VOL. 127 | NO. 97 | Thursday, May 17, 2012
MEM to Offer $1M in Airline Incentives
By Bill Dries
The Memphis-Shelby County Airport Authority unveiled and approved an incentive plan Thursday, May 17, of up to $1 million to attract competing air service at Memphis International.
The airport’s board of commissioners passed the resolution in hopes that incentives for round-trip daily service to major domestic, regional and international markets will bring more carriers to and lower airfares at the airport, a perennial top five facility in terms of airfares for years.
“I think this is the first step in our flight plan to get there,” said airport board chairman Arnold Perl.
High airfares have become more acute with cutbacks in air service at Memphis International by Delta Air Lines Inc. that started last August and an overall rise in airfares caused by the spike in fuel prices in the last two years.
The new incentive plan, crafted with InterVISTAS Consulting Group, takes effect July 1, the start of the airport’s new fiscal year. Funding will come from the airport’s reserve funds.
The incentives are topped with free landing and terminal building fees and advertising allowances that vary across the three tiers. The total incentive pool for domestic air service with 100 seats and up is $500,000, followed by $350,000 for new international service and $215,000 for new regional service on aircraft of less than 100 seats.
The terms specify that it must be service that an airline or its partners have not provided in the last year and the new service must continue for at least a year.
Airport authority president Larry Cox said the provisions were crafted with the goal of sustainable air service instead of airlines providing such service on a temporary basis to get the incentives.
“If you served or your partner has done it in the last six months, you are not eligible,” he said, and added Delta could qualify for some but not all of the incentives. “Suppose (Delta) wanted to do a daily to San Francisco – hallelujah. There is an opportunity for Delta which I hope they take advantage of. We do cap it so that not one airline can get the whole amount.”
Barney Parella, executive vice president of InterVISTAS, said the incentives are aimed specifically at nonstop service, not the connecting flights that are what generates most of the passenger traffic at Memphis for Delta and others.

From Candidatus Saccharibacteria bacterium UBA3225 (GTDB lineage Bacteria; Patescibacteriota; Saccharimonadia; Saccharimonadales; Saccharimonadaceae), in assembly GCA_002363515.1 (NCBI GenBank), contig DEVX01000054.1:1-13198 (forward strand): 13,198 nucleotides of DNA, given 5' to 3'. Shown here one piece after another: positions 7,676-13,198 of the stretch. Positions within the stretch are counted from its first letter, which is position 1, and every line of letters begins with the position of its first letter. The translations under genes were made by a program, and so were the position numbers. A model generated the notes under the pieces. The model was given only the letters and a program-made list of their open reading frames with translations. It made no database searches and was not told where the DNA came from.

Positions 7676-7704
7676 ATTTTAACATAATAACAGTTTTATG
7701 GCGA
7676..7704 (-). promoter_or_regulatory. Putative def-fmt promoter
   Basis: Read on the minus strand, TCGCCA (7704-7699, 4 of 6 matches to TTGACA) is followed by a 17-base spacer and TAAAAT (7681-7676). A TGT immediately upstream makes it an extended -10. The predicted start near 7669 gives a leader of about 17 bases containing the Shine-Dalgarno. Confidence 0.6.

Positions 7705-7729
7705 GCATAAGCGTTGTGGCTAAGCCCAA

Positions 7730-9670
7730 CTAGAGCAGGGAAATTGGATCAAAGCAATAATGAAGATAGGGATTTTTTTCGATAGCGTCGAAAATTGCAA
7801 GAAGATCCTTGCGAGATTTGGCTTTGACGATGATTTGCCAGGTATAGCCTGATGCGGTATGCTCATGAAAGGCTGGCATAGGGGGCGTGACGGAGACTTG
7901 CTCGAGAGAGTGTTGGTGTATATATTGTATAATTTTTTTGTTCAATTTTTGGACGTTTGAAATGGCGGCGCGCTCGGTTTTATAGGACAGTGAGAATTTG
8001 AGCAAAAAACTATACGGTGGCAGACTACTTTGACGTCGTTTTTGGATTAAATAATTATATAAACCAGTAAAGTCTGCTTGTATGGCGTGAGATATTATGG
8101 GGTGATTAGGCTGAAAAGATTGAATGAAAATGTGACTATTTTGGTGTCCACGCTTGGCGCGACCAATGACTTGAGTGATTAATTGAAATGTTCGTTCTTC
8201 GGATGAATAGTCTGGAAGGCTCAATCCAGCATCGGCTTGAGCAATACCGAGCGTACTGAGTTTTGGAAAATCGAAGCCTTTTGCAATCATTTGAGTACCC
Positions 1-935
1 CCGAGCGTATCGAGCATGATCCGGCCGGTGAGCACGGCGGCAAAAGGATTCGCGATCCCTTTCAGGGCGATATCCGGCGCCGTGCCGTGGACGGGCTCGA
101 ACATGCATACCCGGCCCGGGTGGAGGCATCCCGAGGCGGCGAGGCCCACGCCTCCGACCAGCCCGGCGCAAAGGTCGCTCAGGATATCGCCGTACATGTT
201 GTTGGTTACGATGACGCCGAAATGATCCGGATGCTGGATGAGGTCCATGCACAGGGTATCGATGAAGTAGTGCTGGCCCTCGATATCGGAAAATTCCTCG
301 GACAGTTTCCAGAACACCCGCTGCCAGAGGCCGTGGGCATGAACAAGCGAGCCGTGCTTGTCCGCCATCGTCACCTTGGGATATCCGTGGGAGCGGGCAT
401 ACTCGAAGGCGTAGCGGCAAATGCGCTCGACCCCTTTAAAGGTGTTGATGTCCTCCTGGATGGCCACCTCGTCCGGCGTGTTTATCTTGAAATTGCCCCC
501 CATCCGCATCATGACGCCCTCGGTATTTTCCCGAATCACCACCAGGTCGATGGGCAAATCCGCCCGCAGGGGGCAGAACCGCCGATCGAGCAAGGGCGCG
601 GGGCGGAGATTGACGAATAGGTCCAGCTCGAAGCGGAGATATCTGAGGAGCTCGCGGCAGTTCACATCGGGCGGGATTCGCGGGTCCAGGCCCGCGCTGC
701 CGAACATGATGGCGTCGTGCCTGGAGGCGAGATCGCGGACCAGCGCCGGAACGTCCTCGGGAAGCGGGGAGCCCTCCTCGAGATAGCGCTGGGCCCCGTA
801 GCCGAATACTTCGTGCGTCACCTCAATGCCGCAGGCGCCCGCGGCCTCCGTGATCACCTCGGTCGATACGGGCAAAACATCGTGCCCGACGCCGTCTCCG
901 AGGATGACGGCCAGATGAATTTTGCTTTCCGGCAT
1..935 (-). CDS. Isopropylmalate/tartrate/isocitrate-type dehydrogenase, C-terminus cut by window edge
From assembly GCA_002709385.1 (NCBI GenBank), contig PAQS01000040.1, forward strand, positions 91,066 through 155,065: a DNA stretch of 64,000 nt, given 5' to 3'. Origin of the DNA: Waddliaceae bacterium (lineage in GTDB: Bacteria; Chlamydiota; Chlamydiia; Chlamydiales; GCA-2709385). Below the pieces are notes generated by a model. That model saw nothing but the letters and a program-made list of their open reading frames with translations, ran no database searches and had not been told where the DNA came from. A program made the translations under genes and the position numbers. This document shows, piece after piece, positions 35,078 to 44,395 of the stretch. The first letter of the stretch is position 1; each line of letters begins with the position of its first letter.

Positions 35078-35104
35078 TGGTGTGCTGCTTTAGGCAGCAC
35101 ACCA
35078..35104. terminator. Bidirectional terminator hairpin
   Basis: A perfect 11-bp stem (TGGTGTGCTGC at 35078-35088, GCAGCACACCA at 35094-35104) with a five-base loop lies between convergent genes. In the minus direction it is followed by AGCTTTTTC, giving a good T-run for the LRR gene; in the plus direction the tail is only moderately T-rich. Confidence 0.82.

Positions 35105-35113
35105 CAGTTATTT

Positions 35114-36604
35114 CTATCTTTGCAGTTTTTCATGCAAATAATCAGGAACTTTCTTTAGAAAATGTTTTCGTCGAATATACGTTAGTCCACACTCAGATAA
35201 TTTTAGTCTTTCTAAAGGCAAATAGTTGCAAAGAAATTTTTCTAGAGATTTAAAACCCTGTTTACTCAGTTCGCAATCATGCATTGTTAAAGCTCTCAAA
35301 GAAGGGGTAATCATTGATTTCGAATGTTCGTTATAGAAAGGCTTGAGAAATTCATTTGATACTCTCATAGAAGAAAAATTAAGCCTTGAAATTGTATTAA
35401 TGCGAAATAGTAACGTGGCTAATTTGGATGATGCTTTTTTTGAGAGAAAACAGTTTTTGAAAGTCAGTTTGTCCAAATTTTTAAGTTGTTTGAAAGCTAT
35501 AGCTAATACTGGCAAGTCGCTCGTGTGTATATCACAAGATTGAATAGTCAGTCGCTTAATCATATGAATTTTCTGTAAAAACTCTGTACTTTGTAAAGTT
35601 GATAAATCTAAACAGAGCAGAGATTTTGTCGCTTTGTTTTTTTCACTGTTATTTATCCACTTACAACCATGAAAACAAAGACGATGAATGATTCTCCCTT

“The incentives are focused on city pairs,” Parella said. “We’re specifically looking for nonstop service to other cities and that’s the way its going to be most effective in terms of improving competition. There are lots of ways for people to fly from Memphis to destinations that connect. The real plus is to be able to provide incentives for nonstop service whether it is competitive or whether it’s the first time to a market not previously served.”
InterVISTAS makes a “business case” for new air service to airports from existing carriers at the airports or new carriers to the airports. It uses computer models to forecast load factors, traffic cannibalization and the impact of competition, among other items.
InterVISTAS also explores new routes the airlines might use as well as represent airports in negotiations for incentives.
The company, which is based in Bethesda, Md., and has foreign offices as well, has worked with the airport authority for years.
The airport authority board kicked off its public campaign for better air service at the end of March. It began with a ceremony celebrating the start of US Airways’ daily nonstop service between Memphis and Washington.
“This is the start of building service back in Memphis,” Perl said at the time.
For months before that, he and Cox have said little about increased Southwest Airlines service beyond saying they have been having discussions with the Dallas-based airline that recently bought AirTran and is converting the existing AirTran flights at Memphis International to the Southwest brand.
Cox recently said that while there might be hope for increased Southwest flights, Memphis International is unlikely to become a Southwest focus city.
Parrella said Thursday the cuts in Delta service, which are part of a corporate strategy of permanently reducing capacity regardless of whether fuel prices drop or stay the same, provide an opportunity for competition that is otherwise hard to foster at airports that serve as airline hubs.
“Hub airports generally have this issue of being less conducive to new competitive air service,” he said. “What’s driving the Memphis opportunity is really the reduction of services by Delta Air Lines. The smaller the hub is the more potential there is for somebody else to come in and be successful and be sustainable."